My devotion to the honor of God will ensure that in everything I do, the name of the Christian I bear, the name of Christ, my Lord, will be held high. My adherence to your name will oblige me to be a responsible person.
But ultimately, the sense of responsibility has its origin in the fact that all of us will give an account to God for all our actions on the day of judgment. We are accountable to Him for every action we take, every task we perform, every appointment we keep, every minute we waste, every “idle” or harmful word we utter (Mt 12:36). He will not literally ask us with how much sense of responsibility we act before the world and before Christians, but that question will be implicit when we appear for judgment before his throne.
We know that someday we will stand before the Judge of the living and the dead to account for even the smallest of our actions. And to receive the reward, the payment, that our deeds deserve (Jb 34:11, 1Pet 1:25). We would not have to give an account, nor would we receive any reward, if we were not responsible for what we do.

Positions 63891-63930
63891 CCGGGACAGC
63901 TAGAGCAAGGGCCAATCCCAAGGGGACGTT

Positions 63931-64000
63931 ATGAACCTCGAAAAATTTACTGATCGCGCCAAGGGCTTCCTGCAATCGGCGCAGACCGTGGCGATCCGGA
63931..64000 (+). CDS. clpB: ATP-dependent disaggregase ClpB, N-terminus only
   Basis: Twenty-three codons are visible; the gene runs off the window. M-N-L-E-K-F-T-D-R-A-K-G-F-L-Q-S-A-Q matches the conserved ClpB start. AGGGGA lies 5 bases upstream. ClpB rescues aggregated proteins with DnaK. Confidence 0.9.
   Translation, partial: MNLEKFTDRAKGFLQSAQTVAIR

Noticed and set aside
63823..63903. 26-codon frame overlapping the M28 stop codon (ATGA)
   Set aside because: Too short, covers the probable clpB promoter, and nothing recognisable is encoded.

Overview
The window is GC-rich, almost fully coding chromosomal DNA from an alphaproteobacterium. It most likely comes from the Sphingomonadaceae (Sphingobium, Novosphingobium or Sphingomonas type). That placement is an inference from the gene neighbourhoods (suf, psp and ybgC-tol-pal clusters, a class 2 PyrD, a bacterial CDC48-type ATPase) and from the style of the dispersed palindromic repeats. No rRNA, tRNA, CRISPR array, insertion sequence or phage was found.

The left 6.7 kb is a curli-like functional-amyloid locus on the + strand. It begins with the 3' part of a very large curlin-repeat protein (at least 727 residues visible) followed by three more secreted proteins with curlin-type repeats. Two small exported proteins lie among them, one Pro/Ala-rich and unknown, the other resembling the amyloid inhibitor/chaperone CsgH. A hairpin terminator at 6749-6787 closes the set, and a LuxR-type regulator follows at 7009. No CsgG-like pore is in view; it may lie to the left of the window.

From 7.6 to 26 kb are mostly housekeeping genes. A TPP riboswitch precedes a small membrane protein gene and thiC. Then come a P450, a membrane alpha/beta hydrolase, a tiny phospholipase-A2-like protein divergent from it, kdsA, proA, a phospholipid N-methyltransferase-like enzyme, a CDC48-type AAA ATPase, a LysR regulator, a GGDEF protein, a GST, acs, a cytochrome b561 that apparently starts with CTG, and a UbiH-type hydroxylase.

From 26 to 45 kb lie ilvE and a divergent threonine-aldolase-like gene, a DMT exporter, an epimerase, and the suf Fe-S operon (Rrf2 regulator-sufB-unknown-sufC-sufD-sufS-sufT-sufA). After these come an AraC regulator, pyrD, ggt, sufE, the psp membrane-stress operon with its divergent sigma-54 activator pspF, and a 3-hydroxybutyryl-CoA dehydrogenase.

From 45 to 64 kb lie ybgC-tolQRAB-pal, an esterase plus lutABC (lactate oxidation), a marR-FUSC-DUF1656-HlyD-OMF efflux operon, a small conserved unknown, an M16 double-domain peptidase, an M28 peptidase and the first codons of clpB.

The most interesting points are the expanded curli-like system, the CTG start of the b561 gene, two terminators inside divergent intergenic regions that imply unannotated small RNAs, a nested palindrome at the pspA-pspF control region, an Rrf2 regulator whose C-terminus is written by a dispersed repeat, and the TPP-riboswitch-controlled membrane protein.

In that hour many heathen who followed only the dictates of their conscience, and who will be judged by it (Rom 2:14-16), will be admitted to heaven and will receive, who knows, a greater reward than many Christians, because they fulfilled their earthly obligations better than these; because they were responsible for their acts; and because, as Jesus said: “To him who receives much, much is required”. (Lk 12:48). And we have received more than the heathen.
Be responsible in all your occupations, in all your conduct, before your brothers and sisters and before the world. Prove that you are a worthy son of the most responsible, yes, of the most responsible of all fathers, of the most responsible of all patrons, of the most responsible of all lords, of the One who felt so responsible for your eternal destiny that He sent His only Son to die for you, so that someday you could enjoy His presence and not be condemned for your irresponsible acts.
Notes: 1. Perhaps the most important element of a sense of responsibility is this: taking into account the possible consequences of our acts and omissions. This awareness is a manifestation of maturity.